The cytoplasmic domain of the integrin alpha4 subunit differs markedly from other alpha chain cytoplasmic domains with respect to focal adhesion formation, and this may account for increased cell migration but decreased cell spreading, adhesion strengthening, plasma membrane stiffness, and PIP4,5 synthesis. The principal investigator hypothesizes that distinctive structural features within the alpha-4 tail produce its specialized functions in coordination with specific biochemical associations and signaling pathways. Furthermore the principal investigator hypothesizes these unique features of the alpha-4 tail are critical in vivo for normal lymphocyte physiology and inflammation. To test this hypothesis he will: 1) evaluate alpha-4 tail mutants on blood cells in vivo; 2) use a panel of mutants to determine the exact tail residues responsible for migration, adhesion strengthening, coclustering with known cytoskeletal proteins and other specialized functions of the integrin alpha-4 tail; and 3) compare phosphoinositide synthesis and other signaling functions of wild type and mutant alpha-4 in K562 cells, CHO cells, and primary lymphocytes derived from RAG-2 chimeric mice. The use of minimal mutations with maximal functional effect will allow him to link conclusively alpha-4 specific positive and negative functional effects with specific colocalized proteins and specific signaling pathways Also he will have a unique opportunity to carry out definitive in vivo evaluations of the alpha-4 tail during normal blood maturation and during inflammation. The availability of primary mouse lymphocytes expressing mutant and wild type alpha-4 will allow an expanded analysis of alpha-4 specific signaling pathways.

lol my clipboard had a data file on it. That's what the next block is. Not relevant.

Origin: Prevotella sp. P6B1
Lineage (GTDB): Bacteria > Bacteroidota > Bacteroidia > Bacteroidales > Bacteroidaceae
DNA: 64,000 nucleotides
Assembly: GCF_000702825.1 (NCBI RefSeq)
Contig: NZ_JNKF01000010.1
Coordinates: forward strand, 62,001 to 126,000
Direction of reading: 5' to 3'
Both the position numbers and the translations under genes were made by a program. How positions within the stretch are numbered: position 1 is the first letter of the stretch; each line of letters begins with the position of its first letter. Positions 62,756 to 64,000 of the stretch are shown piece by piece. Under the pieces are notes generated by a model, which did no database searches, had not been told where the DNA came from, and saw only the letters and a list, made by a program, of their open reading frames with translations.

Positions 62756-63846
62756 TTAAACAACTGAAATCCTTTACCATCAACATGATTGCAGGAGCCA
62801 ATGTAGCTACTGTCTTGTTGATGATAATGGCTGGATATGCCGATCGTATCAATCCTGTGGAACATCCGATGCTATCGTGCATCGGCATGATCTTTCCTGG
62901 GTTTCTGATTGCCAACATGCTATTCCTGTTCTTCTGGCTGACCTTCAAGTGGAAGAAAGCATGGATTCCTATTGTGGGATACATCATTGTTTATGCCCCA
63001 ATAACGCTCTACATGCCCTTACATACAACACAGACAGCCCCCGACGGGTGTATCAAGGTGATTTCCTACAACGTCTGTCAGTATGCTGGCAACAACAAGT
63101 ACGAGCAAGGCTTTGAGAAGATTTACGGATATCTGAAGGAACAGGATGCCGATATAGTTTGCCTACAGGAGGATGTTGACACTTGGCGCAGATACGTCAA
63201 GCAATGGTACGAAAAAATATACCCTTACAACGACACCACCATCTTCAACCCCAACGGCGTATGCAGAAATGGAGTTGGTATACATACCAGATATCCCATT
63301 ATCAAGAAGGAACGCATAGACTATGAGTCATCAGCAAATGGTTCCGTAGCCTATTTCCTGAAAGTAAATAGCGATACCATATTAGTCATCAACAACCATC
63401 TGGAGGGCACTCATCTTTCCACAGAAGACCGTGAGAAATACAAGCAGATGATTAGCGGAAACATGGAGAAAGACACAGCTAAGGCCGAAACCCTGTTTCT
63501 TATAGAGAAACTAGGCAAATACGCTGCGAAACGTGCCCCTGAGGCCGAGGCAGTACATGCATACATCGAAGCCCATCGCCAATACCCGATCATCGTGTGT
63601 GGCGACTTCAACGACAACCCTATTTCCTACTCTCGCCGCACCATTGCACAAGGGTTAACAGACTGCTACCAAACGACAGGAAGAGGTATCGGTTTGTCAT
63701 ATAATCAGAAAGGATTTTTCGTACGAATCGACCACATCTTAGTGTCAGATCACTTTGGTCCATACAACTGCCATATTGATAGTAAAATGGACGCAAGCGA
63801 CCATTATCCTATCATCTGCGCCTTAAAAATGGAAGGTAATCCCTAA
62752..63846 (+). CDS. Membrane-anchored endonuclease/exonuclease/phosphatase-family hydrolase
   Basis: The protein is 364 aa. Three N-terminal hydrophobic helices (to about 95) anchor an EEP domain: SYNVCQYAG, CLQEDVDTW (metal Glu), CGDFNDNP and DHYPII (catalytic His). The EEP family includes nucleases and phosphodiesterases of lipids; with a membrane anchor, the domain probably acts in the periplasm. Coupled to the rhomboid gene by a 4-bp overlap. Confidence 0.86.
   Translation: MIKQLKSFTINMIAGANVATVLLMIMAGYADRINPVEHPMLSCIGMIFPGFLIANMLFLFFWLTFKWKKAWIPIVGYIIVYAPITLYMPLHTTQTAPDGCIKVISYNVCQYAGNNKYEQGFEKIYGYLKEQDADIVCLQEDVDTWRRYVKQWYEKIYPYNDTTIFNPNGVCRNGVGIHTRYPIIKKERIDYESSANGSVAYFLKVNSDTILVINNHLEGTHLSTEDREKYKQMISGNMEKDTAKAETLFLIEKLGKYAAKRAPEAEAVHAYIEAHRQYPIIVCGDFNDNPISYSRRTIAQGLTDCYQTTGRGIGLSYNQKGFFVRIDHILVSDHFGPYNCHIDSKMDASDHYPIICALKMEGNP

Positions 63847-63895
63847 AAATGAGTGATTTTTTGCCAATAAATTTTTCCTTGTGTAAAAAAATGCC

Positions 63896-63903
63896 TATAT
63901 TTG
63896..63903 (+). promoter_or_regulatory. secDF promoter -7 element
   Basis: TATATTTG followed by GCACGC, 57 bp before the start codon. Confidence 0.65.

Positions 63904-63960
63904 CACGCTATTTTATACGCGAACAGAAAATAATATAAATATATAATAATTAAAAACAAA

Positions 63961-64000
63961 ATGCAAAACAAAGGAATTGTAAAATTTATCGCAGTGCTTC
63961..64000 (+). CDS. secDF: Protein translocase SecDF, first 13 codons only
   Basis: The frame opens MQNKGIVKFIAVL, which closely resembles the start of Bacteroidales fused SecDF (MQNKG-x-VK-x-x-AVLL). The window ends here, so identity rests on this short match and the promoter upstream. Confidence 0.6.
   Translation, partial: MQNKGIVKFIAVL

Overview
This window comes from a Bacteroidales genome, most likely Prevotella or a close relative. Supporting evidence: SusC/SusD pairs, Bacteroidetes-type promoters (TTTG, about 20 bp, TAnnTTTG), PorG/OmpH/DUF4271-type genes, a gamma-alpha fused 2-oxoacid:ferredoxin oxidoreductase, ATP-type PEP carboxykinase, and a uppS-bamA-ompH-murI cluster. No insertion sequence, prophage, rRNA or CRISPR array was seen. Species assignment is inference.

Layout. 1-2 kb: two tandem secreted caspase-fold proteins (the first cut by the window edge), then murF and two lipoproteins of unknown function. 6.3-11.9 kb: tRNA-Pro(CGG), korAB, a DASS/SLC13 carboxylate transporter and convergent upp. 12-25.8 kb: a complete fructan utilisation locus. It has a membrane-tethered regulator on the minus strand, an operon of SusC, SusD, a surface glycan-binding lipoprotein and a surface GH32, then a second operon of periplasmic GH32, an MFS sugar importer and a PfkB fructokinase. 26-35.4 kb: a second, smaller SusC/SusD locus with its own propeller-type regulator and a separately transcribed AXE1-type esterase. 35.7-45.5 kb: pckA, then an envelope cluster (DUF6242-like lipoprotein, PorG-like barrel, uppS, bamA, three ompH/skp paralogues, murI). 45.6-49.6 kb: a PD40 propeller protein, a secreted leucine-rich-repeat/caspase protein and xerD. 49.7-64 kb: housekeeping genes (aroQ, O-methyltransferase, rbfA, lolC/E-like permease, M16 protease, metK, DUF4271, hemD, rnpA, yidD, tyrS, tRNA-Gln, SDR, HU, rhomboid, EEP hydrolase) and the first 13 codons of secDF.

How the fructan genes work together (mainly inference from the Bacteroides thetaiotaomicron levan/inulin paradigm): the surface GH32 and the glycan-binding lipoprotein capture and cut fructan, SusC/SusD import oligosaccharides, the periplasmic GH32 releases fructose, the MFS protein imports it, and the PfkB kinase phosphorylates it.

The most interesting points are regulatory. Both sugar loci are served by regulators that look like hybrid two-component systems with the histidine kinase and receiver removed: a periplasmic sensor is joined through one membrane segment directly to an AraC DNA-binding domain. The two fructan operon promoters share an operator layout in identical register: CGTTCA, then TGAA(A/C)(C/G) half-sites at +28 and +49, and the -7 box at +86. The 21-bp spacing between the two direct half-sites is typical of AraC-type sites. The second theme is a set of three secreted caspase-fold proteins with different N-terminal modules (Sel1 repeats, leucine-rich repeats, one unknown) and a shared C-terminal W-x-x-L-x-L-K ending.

National Institute of Health (NIH)
National Institute of General Medical Sciences (NIGMS)
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Allergy and Immunology Study Section (ALY)
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Dana-Farber Cancer Institute
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